2. The Act itself, and in particular the transitional provisions, is complex and confusing. A review of the many decisions produced by the South Australian Employment Tribunal (“the Tribunal”) in 2017 (over 180 decisions, mostly concerning claims under the Act), indicates the difficulties and complexities involved in interpreting the Act and the supporting delegated legislation.  This makes it very difficult for plaintiff lawyers to provide clear timely advice to their clients. Workers who are unrepresented have little hope of being able to understand these complexities.  Furthermore, we are concerned that the Return to Work Corporation (“the Corporation”) and its’ agents may in some cases be giving wrong advice to injured workers and not giving timely advice as to the effect of legislation deadlines, in particular in relation to making applications under Section 33 of the Act.
  3. An indication of the uncertainty concerning the interpretation of the Act is a recent 2017 Full Tribunal decision of Andrzejczak[1] which is critical of a 2016 Full Tribunal decision of Pennington[2] and reaches a different opinion concerning the transitional provisions of the Act. No doubt this will be added to the long list of matters currently before the Supreme Court.  Unfortunately, having regard to delays in such matters being dealt with by the Supreme Court, injured workers and their lawyers are unlikely to have greater clarity as to the appropriate interpretation of the Act, for some considerable time to come.
  4. The Act introduces new terms which alter decades of understanding and interpretation of important provisions which may give rise to a benefit to injured workers. One example of this is an added requirement that not only must the injury arise out of or in the course of employment, but the employment must also be “a significant contributing cause of the injury”.  In the case of psychiatric injuries, the employment must be the significant contributing cause of the injury.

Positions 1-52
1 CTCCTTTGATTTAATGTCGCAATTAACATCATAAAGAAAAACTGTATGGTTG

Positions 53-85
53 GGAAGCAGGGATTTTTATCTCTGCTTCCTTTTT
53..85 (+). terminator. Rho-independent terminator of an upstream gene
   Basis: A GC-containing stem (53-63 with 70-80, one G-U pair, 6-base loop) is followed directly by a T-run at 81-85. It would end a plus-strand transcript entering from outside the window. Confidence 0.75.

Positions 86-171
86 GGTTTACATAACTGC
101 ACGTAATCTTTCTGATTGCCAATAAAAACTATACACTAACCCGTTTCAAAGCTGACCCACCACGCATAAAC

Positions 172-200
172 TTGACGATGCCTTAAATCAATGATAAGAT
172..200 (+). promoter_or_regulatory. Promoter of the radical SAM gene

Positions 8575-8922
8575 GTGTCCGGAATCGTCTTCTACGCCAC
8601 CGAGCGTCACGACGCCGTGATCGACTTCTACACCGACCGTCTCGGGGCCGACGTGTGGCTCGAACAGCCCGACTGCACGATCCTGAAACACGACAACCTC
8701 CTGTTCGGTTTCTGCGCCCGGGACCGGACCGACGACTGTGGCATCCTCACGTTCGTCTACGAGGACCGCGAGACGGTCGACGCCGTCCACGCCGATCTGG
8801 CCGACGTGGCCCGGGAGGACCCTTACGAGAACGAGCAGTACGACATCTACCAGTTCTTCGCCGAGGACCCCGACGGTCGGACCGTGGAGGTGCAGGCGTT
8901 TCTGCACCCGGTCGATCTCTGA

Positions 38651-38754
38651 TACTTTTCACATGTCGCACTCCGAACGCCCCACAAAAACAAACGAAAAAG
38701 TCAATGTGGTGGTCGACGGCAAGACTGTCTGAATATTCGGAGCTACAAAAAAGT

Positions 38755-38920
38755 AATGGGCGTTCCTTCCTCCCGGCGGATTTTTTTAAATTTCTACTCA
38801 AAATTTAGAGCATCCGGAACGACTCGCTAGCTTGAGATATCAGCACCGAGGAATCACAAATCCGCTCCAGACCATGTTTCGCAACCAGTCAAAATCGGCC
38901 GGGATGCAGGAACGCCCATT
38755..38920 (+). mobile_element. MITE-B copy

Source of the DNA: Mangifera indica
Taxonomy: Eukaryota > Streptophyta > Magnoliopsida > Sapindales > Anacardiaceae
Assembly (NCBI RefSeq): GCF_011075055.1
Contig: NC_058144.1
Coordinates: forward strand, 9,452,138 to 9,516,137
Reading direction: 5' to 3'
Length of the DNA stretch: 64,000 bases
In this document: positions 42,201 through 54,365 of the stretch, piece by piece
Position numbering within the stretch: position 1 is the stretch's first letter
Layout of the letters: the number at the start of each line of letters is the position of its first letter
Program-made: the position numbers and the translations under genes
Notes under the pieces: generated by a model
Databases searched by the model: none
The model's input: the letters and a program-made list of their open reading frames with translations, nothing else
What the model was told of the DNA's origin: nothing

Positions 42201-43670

5. The experience of plaintiff lawyers has been that the Corporation is taking a strong adversarial position, causing delays, partly in a wish to “test” the provisions of the Act and partly because the Corporation sees its main role as being to reduce the cost of claims, to the detriment of injured workers. That is quite apparent from the submission of the Corporation to this Review.


Without limiting paragraph (1), whether the jurisdiction of the SAET under the Act should be transferred to the South Australian Civil and Administration Tribunal.